VoIP Traffic Control Of A Session Border Controller

A Session Border Controller (SBC) is a device employed in a Voice over Internet Protocol (VoIP) system to impose control of a voice (and other signals) over the internet.  That control is manifested by a variety of functions, including security, connectivity, quality of service, regulatory matters and gathering of statistics.

An SBS might be oversimplified by comparison with vehicle traffic control via posted traffic laws like speed and road conditions, traffic signal lights, law enforcement officers and the common sense attitude of drivers on the road to self-manage their driving on the road.  But the example will serve to demonstrate the basic functions of Session Border Controllers.

With ordinary traffic control and dependence on managing efforts, a driver can expect with relative accuracy to determine that he or she will arrive at their intended destination, that the trip will be non-eventful and productive, that the outbound trip will be accomplished with compliance to all traffic laws and that the inbound return trip will also be accomplished with all of the above considerations.

VoIP Traffic Control Of A Session Border Controller

In a similar fashion, an SBS imposes control over VoIP communications.  The control over VoIP is exerted from the beginning of the session, i.e. the initiation of communication over the internet by voice from a sender to a receiver (or multiple receivers), maintenance of the various media streams (voice, data, video) during the session and tearing down the connection at the end of the session.

Security is imposed to protect the session for invisibility of the initiating network (typically the local area network (LAN)) from topology visibility outside the LAN, malicious attack from outside the network, packet integrity and encryption of the signal during the session.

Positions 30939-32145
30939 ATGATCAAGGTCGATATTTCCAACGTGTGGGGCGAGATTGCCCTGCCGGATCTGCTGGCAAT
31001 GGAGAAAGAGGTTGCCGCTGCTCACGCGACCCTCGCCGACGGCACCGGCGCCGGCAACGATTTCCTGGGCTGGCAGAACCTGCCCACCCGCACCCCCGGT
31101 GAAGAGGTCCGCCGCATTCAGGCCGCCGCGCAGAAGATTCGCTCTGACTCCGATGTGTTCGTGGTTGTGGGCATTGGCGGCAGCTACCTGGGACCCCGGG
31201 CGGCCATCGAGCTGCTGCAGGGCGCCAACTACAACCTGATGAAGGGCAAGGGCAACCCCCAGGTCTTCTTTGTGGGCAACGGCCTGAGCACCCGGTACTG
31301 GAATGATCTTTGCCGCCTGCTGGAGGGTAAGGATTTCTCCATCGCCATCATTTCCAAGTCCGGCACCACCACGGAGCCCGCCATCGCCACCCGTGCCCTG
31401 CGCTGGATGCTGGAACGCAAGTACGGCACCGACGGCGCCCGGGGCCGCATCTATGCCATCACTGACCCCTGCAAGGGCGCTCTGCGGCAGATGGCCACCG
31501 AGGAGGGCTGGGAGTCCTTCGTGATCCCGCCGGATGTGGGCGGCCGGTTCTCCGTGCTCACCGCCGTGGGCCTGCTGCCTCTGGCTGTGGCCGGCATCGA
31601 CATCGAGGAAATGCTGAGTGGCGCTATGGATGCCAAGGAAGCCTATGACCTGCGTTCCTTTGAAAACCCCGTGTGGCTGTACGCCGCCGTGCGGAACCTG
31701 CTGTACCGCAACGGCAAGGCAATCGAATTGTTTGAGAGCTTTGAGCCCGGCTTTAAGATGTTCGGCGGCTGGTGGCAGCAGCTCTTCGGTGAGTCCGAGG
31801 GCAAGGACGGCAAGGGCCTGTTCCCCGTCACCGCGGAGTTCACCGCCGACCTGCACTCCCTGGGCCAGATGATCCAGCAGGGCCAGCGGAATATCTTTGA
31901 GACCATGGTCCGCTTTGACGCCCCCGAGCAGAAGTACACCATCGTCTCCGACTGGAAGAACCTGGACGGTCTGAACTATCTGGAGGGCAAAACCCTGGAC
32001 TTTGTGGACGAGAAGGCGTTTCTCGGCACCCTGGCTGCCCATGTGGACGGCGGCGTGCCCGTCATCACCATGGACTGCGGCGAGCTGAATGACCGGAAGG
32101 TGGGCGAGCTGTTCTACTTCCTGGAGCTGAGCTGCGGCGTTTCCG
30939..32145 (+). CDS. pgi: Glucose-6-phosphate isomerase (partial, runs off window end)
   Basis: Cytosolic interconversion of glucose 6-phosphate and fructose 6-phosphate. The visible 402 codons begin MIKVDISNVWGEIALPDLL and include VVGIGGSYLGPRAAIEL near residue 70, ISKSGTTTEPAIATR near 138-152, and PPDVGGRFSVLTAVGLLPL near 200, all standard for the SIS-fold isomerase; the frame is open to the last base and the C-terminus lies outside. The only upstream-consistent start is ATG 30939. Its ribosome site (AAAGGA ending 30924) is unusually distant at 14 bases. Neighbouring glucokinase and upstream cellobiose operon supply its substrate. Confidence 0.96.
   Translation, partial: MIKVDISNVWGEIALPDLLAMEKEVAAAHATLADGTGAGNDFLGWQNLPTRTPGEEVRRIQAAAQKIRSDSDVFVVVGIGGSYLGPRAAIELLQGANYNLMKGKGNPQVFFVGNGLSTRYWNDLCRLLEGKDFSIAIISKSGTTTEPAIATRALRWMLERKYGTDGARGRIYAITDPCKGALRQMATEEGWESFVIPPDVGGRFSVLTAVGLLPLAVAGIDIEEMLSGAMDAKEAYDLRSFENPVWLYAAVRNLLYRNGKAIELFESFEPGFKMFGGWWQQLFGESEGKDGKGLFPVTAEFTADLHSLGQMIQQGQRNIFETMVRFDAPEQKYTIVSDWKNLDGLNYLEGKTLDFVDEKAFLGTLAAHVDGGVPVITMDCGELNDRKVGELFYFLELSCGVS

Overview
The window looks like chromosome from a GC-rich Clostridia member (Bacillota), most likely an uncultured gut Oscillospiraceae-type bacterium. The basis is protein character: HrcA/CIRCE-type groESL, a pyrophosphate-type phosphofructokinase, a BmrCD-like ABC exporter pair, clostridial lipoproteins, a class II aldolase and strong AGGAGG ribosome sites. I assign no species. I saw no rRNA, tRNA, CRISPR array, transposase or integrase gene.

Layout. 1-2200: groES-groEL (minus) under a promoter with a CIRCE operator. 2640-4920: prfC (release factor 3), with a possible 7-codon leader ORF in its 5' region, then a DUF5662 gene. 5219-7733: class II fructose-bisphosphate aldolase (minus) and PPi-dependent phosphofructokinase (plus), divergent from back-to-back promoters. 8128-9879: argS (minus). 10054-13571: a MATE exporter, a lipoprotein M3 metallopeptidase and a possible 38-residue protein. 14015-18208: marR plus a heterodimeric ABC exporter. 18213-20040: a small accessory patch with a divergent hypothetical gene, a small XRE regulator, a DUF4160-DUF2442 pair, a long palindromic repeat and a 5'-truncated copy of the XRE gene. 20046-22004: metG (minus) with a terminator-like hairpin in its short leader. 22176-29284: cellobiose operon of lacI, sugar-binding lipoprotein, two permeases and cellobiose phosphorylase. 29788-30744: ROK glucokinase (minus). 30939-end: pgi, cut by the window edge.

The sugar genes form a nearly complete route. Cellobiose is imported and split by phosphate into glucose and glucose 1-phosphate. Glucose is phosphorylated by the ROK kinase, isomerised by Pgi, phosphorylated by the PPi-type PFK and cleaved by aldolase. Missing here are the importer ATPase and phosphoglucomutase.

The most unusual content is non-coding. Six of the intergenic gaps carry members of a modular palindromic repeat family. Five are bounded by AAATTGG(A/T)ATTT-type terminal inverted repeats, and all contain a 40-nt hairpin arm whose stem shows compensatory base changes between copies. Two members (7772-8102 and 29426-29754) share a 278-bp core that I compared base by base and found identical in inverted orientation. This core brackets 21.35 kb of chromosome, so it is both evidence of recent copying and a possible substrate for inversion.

Connectivity allows linkage beyond the LAN firewall to communicate over the VoIP and navigate through the various sub-protocols by which communication traverses the Internet while being protected by the means noted above.

Quality of Service assures that the communications integrity remains sufficiently consistent over the network during a session in all of the available concurrent data streams that can occur during a session.

Regulatory gives priority control of Internet communications to emergency calls and lawful interception of communications so that these essential and potentially life-threatening matters may have uninterrupted service in spite of what other non-essential communications are occurring.  This means that, potentially, an otherwise protected, secure quality of VoIP communication may be interrupted by an emergency situation.

Statistical measurement is feasible since all VoIP communications route through SBCs.  This allows collection of data concerning usage of the system for statistical analysis.  One of the benefits of gathering data is for improvement of the VoIP system.

VoIP’s growing use worldwide is increasing in its abilities and dependence to protect the integrity of all Internet communications.  SBCs are contributing to that integrity, however, the system is not without controversy and inconsistencies.  Older equipment that may have been functional with the initial efforts with VoIP may not be compatible with modern SBCs, causing failure of connection or interruption of the session.  However, as the system matures and more protocols are in place, standardization will assure a smooth operation of VoIP.